If you build several custom kernels, you might forget which kernel you’re running. The
uname(1) command will tell you the name of the kernel configuration file used to build the running kernel. The
-v flag will tell you the name of your kernel configuration and the number of times you have compiled it.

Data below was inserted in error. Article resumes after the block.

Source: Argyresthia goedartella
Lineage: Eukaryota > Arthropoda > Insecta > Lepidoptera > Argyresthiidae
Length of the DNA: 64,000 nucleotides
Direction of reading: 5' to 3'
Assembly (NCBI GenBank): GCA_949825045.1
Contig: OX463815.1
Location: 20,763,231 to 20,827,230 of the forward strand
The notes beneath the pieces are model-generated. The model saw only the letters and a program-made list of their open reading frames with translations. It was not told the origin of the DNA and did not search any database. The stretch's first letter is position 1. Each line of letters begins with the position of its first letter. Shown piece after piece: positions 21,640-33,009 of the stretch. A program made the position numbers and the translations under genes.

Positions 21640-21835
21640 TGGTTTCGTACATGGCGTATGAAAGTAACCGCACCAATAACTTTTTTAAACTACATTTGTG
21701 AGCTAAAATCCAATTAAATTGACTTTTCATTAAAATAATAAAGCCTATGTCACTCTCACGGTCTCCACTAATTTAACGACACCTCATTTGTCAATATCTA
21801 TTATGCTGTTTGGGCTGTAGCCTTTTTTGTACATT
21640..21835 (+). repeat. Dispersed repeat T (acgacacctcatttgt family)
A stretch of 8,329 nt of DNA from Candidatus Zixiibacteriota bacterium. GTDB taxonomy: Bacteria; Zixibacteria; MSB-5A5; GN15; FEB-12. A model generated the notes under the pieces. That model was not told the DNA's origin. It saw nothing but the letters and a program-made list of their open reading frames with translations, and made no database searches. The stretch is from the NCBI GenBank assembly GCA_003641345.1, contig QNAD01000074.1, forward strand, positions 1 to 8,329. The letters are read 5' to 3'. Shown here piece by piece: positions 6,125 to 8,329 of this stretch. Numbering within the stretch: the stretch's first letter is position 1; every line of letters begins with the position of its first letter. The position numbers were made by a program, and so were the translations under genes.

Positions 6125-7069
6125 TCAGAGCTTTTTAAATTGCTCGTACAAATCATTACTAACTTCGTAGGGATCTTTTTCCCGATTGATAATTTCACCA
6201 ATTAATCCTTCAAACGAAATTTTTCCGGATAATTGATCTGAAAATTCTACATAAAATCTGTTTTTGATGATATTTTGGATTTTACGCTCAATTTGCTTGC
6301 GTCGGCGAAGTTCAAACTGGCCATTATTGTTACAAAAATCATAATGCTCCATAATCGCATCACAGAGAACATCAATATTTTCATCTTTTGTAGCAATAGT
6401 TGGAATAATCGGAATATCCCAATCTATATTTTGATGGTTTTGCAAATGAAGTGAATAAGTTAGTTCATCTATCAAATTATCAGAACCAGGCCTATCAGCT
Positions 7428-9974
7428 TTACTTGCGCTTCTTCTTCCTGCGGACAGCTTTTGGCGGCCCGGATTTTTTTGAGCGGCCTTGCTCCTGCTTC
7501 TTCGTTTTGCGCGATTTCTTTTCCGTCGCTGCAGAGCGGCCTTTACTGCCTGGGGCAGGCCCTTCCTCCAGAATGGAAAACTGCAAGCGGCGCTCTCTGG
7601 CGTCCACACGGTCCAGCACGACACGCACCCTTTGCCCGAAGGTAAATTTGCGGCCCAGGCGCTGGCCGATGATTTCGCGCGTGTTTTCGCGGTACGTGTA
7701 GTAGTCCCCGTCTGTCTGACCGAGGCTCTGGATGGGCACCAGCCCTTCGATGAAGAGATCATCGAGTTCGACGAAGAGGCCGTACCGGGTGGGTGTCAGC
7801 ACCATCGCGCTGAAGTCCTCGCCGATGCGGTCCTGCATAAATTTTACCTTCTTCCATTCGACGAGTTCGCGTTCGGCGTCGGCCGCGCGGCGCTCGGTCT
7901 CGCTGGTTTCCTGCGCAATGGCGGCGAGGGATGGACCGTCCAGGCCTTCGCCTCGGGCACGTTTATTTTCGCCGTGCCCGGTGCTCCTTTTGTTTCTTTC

# uname -v GENERIC.MP#348
This output does not mean that I’ve built a multiprocessor GENERIC kernel 348 times. I use the GENERIC kernel, and I let the OpenBSD release engineers build my kernels for me. They have built 348 official snapshot multiprocessor kernels without wiping the kernel build directory. Remember that building custom kernels is for advanced programmers and ignorant newbies. I’m neither.